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Swaziland from a European perspective

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If you bring up Swaziland in a conversion in Europe, most people will either look puzzled or mutter something unconvincing about a peaceful kingdom bordering South Africa.

This is because most Europeans who have actually been to Swaziland have done so superficially, as  tourists visiting the country for a couple of days. What they have seen here are the exuberant malls, good roads, and flawless tourist facilities. There is, however, a different Swaziland, where over two thirds of the population survive for less than a Dollar a day, where over 40 per cent are HIV-positive, and where the population at large are suppressed by a combination of traditional feudal structures and values, brutal police forces, and a tiny but filthy rich elite.

Swaziland’s democratic movement, led by the Swaziland United Democratic Front and the Swaziland Democracy Campaign, are trying to mobilise people to change all of this. How difficult their task is has been obvious during the last week of protest action where local and  foreign activists (myself included)  have been arbitrarily arrested, beaten up and detained for simply wanting to hold a peaceful protest. This has proved beyond doubt how small the political space in Swaziland is.

There is not much help to be had from the international community or the international press either, although last weeks police brutality has produced the odd article in Western newspapers. The Swazi regime is more or less backed by the IMF, the World Bank and the EU, who probably desists from criticising Swaziland because the regime is obviously neo-liberal and good at sending the right signals on democracy, gender and participation, although looking at the policies of the regime these signals are obviously only for external use. But international pressure is a necessary part of any fight for democracy and against dictatorship, as both South Africa and many of the wars of independence in Africa prove. It is remarkable that the international community sees fit to engage itself in the Zimbabwean crisis, condemning Mugabe for the atrocities that he and his govt commit, while leaving the Swazi population to fight a no less repressive government on their own.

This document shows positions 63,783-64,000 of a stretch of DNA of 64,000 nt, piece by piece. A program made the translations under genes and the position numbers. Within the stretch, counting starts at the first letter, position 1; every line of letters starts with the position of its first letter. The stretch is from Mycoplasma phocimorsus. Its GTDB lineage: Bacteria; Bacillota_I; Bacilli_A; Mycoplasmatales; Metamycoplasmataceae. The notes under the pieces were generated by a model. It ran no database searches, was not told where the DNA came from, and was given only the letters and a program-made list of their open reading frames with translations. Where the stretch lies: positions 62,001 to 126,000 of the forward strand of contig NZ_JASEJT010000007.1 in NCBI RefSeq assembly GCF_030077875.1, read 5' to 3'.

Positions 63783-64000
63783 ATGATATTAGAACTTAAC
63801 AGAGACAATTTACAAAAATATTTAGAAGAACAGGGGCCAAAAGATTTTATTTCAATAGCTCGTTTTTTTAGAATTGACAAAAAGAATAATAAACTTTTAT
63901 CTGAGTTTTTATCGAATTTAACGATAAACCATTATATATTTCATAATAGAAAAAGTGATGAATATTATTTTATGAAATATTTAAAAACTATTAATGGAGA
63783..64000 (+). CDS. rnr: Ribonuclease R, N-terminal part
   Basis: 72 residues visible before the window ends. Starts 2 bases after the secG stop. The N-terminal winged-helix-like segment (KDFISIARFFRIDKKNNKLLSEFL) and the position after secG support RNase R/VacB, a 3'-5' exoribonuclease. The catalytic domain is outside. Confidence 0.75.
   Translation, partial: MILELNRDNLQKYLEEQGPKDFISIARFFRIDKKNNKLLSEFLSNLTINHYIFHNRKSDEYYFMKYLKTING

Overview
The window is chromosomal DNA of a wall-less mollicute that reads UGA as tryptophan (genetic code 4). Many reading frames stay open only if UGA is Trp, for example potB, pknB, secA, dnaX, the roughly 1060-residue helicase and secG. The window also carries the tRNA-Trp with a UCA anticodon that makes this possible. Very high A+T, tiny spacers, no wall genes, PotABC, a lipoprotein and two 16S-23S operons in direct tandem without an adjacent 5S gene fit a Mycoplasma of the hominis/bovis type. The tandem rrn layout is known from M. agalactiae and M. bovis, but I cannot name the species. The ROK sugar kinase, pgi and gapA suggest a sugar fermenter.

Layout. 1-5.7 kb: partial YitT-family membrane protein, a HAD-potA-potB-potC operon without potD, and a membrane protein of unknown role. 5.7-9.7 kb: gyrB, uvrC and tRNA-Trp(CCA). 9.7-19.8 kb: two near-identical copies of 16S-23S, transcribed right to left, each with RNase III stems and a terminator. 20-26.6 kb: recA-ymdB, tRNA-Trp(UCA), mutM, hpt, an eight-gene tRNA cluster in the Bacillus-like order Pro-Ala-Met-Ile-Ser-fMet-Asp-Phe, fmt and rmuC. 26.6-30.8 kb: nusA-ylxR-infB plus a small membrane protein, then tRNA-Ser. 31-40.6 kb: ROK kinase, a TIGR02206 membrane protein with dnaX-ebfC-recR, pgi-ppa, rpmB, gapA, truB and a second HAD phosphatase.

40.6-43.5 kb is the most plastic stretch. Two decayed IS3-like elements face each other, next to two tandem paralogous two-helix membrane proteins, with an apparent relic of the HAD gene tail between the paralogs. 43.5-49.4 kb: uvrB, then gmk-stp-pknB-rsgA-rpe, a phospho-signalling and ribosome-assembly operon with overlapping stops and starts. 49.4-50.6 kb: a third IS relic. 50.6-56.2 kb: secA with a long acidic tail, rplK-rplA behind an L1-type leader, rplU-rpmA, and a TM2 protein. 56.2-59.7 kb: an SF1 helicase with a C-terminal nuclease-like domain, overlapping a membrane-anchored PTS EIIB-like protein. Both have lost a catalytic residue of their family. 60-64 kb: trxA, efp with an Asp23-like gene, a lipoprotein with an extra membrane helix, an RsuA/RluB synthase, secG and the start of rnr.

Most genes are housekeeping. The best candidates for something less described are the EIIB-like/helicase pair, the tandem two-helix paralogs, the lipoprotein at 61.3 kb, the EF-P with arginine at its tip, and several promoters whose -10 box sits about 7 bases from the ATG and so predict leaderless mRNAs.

Western Embassies and Foreign Ministries usually won’t commit themselves to putting any pressure whatsoever on repressive and brutal regimes such as the one in Swaziland, especially if their governments stand to gain from the status quo. And this is so even though many politicians speak at length on the need for democracy and good governance in Africa and how freedom must not be compromised. An illustrative example of the lack of will to intervene when it comes to Swaziland is American Foreign Secretary Hilary Clinton, who recently stated that America wished to remain a full partner with Swaziland as you seek to strengthen good governance and rule of law, and promote economic development?

Swaziland’s African neighbours also seem reluctant to help.

South Africa’s President Zuma has family ties and a good relationship with Swaziland’s king, and although his vice president recently spoke positively of an intervention in the country; it is a well-known fact that no one in Southern Africa or the African Union wish to rock the boat as democratic movements are known to spread.
But if politicians and others really mean what they say about paving the way for freedom for the oppressed in Africa and else-where, Swaziland is an obvious place to begin. Firstly, the country is actually a middle-income country where an extremely high income inequality is only upheld by a suppressive, autocratic monarc-hic regime. Create real democratic structures and pro-poor policies and Swaziland should be able to make do with the money that the king and his cronies presently use to live lives in luxury. Secondly, the regime is easily shaken by outside pressure and critique, and the recognition of the democratic movement will have a profound effect within the country itself.

Peter Kenworthy

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